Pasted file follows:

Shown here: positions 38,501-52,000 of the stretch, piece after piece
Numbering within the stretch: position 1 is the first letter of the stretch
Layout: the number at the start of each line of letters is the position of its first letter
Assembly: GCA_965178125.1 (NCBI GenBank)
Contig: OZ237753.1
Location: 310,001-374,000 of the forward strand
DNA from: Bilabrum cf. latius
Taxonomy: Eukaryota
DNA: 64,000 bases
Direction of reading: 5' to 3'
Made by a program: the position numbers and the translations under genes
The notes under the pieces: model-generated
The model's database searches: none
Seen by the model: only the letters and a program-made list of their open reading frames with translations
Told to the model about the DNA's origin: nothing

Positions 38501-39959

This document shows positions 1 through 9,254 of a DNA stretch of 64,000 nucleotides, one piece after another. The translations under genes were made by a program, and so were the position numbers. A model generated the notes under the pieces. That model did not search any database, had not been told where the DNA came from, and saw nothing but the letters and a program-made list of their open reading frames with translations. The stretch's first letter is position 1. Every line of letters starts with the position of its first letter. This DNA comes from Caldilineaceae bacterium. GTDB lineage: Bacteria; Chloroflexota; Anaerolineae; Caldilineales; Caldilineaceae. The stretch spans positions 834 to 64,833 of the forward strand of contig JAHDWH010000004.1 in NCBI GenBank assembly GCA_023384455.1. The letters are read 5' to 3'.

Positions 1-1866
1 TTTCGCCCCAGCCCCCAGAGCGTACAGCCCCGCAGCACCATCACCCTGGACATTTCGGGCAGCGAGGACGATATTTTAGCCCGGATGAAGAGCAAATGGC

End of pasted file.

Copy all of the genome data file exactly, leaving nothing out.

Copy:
Shown here: positions 38,501-52,000 of the stretch, piece after piece
Numbering within the stretch: position 1 is the first letter of the stretch
Layout: the number at the start of each line of letters is the position of its first letter
Assembly: GCA_965178125.1 (NCBI GenBank)
Contig: OZ237753.1
Location: 310,001-374,000 of the forward strand
DNA from: Bilabrum cf. latius
Taxonomy: Eukaryota
DNA: 64,000 bases
Direction of reading: 5' to 3'
Made by a program: the position numbers and the translations under genes
The notes under the pieces: model-generated
The model's database searches: none
Seen by the model: only the letters and a program-made list of their open reading frames with translations
Told to the model about the DNA's origin: nothing

Positions 38501-39959

This document shows positions 1 through 9,254 of a DNA stretch of 64,000 nucleotides, one piece after another. The translations under genes were made by a program, and so were the position numbers. A model generated the notes under the pieces. That model did not search any database, had not been told where the DNA came from, and saw nothing but the letters and a program-made list of their open reading frames with translations. The stretch's first letter is position 1. Every line of letters starts with the position of its first letter. This DNA comes from Caldilineaceae bacterium. GTDB lineage: Bacteria; Chloroflexota; Anaerolineae; Caldilineales; Caldilineaceae. The stretch spans positions 834 to 64,833 of the forward strand of contig JAHDWH010000004.1 in NCBI GenBank assembly GCA_023384455.1. The letters are read 5' to 3'.

Positions 1-1866
1 TTTCGCCCCAGCCCCCAGAGCGTACAGCCCCGCAGCACCATCACCCTGGACATTTCGGGCAGCGAGGACGATATTTTAGCCCGGATGAAGAGCAAATGGC